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Nazi hunter speaks in Rancho Santa Fe on the importance of putting Nazi war criminals on trial

Guest speaker Efraim Zuroff with Rabbi Levi Raskin. Photo/Jon Clark
Guest speaker Efraim Zuroff with Rabbi Levi Raskin. Photo/Jon Clark

By Joe Tash

Efraim Zuroff, perhaps the world’s foremost Nazi hunter, said he’s often asked why he continues to vigorously pursue Nazi war criminals nearly 70 years after the end of World War II.

“The passage of time in no way diminishes the guilt of the killers,” said Zuroff.  “Every one of the victims deserves that an effort be made to find their killers.”

Zuroff lectured about his career as a Nazi hunter and current efforts to track down elusive Nazi war criminals at a July 30 event sponsored by the Chabad Jewish Center of Rancho Santa Fe.  The lecture and reception were held at the home of Rancho Santa Fe residents Andrew and Diana Benedek.

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Even though the suspects are in their late ‘80s and ‘90s and many are in poor health,  Zuroff said it is still important to put them on trial for their alleged crimes, both as a means of recognizing the suffering of their victims and to counter deniers of the Holocaust, when Nazis and their collaborators in Europe systematically killed 6 million Jews, along with gypsies and political opponents.

“These are the last people on Earth who deserve sympathy,” said Zuroff.  “They showed no sympathy for their victims, innocent men, women and children.”

Zuroff is director of the Israel office of the Simon Wiesenthal Center, a global Jewish human rights organization that fights anti-Semitism and provides education about the Holocaust.

In late July, the group rolled out its latest effort to track down Nazi war criminals who have escaped trial and punishment.  “Wanted” posters were put up in Berlin, Hamburg and Cologne as part of a campaign called “Late.  But not too late! Operation Last Chance II.”

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The campaign offers rewards of up to $33,000 for information leading to the arrest and conviction of Nazi war criminals.

Zuroff, who signed copies of his book, “Operation Last Chance: One Man’s Quest to Bring Nazi Criminals to Justice,” after his talk, said he and his colleagues believe there are still several hundred former Nazis living who should be tried for their crimes.

“We need financial help and for people to work politically to try to put pressure on countries like Hungary,” he said.  (Last month, thanks in part to Zuroff’s efforts, Hungary charged 98-year-old Laszlo Csatary with Nazi war crimes.  He was placed under house arrest and is awaiting trail.)

During his talk, Zuroff said that over his 30-plus-year career as a Nazi hunter, the hardest part has not been to find the perpetrators, but to convince governments to put the suspects on trial.  Many countries lack the political will to carry out the trials, he said.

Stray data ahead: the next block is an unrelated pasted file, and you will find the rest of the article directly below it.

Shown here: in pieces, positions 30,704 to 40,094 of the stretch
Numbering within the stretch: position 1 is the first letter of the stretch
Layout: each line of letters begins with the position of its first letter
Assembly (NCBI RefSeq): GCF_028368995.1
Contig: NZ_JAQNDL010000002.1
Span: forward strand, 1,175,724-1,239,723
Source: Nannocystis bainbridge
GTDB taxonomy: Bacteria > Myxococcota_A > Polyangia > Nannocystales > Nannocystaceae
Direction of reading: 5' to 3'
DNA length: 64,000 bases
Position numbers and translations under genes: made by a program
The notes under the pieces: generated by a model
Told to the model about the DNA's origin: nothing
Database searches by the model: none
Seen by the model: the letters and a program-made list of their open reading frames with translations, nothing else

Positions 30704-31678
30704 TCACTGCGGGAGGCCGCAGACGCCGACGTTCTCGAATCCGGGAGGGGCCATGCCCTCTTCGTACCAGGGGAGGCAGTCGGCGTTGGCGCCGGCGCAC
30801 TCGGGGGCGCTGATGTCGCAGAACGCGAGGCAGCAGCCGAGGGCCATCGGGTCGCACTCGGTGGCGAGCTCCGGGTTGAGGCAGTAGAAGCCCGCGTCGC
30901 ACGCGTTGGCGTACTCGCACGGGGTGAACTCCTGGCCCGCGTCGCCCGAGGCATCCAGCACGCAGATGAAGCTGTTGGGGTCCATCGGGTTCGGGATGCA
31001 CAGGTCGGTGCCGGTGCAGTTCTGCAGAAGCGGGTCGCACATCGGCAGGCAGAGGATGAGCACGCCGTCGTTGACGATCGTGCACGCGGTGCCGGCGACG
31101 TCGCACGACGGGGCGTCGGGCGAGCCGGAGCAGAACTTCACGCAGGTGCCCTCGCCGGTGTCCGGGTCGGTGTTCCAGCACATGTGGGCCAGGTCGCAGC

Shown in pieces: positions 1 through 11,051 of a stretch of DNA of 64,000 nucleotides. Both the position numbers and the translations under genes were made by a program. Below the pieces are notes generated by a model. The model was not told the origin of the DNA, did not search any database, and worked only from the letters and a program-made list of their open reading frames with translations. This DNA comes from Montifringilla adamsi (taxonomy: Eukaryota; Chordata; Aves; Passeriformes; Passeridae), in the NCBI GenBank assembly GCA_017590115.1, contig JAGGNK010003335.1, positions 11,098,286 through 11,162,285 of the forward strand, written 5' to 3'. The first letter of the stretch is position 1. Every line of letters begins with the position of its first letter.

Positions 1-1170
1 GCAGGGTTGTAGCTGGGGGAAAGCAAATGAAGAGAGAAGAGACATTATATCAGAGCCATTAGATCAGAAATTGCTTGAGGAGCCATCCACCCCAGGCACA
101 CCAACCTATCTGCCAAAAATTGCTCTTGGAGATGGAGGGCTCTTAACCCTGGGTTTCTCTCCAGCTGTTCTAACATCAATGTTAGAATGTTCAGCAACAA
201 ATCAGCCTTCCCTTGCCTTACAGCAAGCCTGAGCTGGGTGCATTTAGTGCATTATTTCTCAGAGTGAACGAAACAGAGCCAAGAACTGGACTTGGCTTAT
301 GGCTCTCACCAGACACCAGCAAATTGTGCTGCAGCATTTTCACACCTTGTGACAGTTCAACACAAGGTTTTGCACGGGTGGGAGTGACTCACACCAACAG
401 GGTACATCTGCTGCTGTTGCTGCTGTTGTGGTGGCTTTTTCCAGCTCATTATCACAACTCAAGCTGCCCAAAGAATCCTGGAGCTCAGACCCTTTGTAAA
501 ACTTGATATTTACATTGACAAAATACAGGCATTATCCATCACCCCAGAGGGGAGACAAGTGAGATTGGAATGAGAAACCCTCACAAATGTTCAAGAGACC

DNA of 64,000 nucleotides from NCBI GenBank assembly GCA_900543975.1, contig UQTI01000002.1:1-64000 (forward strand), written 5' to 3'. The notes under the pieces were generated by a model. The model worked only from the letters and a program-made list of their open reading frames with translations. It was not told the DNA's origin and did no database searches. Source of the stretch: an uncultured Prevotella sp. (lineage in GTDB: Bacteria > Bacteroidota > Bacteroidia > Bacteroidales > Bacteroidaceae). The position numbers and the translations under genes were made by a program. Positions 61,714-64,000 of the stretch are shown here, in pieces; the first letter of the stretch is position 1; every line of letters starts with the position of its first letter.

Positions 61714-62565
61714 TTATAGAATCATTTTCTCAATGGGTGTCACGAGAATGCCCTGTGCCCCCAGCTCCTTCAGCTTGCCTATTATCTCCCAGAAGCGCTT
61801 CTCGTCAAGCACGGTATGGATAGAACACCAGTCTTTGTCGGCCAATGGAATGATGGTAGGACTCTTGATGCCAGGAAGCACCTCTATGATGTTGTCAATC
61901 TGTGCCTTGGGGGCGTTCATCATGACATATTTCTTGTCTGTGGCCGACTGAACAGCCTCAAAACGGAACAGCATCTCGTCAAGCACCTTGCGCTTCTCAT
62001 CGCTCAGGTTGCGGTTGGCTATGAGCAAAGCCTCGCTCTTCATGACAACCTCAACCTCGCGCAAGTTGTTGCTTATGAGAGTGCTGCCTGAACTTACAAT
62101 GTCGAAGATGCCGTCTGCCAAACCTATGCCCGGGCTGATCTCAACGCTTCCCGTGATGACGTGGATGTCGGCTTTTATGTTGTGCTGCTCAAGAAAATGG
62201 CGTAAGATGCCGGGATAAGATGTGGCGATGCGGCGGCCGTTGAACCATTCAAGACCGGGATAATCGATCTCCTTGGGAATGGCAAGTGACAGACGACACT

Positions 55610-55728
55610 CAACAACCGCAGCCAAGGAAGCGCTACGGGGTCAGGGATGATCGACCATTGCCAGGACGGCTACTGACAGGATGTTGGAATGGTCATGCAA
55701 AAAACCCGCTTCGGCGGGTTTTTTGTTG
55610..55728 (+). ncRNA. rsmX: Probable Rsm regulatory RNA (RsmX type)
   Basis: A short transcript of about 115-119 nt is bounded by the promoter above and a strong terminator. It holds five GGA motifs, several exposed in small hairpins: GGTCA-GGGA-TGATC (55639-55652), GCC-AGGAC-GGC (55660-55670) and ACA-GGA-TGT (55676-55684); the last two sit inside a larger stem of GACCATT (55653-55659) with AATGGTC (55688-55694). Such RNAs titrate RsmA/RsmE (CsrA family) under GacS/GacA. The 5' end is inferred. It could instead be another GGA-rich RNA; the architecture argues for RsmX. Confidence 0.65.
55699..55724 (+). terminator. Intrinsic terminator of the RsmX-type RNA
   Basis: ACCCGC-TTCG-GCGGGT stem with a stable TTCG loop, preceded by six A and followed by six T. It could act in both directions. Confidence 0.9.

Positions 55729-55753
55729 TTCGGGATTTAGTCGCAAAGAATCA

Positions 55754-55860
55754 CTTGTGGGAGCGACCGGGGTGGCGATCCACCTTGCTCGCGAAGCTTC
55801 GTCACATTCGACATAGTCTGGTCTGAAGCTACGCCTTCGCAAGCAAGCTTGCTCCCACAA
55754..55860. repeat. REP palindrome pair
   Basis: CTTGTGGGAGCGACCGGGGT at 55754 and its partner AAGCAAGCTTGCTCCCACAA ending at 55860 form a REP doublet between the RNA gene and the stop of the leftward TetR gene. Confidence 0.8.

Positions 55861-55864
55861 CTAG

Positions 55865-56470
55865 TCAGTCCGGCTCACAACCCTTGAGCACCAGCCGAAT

Some notorious Nazis eluded capture and died without ever being held accountable for their crimes, Zuroff said, giving the example of Josef Mengele, a Nazi doctor infamous for conducting medical experiments on Jews in the concentration camps.

Mengele, dubbed “the Angel of Death” for his grisly experiments, escaped after the war to Brazil, where he died swimming in the ocean in 1979.  Zuroff said it was a tragedy that Mengele was not brought to justice.

One of the most important war criminals whom Zuroff helped catch was Dinko Sakic, commandant of the Jasenovac concentration camp in what is now Croatia.  Researchers believe as many as 100,000 Jews, gypsies, Serbs and other opponents of the fascist regime were murdered at Jasenovac between 1941 and 1945.

Sakic was tracked down to Argentina, where he had lived for 50 years.  He told an interviewer, “You don’t understand the problem with Jasenovac.  They didn’t let us finish the job,” according to Zuroff.

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At the time of Sakic’s arrest and trial in the late 1990s, he was considered a hero by some Croatians because of his nationalist stance, Zuroff said.  However, after being extradited to Croatia, he was convicted and sentenced to 20 years in prison, where he died in 2008.

Zuroff recalled a case in which he got a tip about a woman living in Vienna who had reportedly been a guard at a Ravensbruck, a concentration camp for women in Germany, and at another camp in Poland.  Among her duties had been taking prisoners to the gas chambers, and guarding them so they couldn’t escape.

After a successful effort to convince Austrian authorities to open an investigation, Zuroff said, the woman died before she could be brought to trial.

“I’m the only Jew in the world who prays for the health of Nazi war criminals,” he said, at least the ones who are being brought to trial.

Rabbi Levi Raskin, of the Chabad Jewish Center of Rancho Santa Fe, said events such as the Zuroff lecture help raise awareness of important issues and also provide a social forum.

“Our message is that the way to make sure this [the Holocaust] doesn’t happen again is to do good,” Raskin said.


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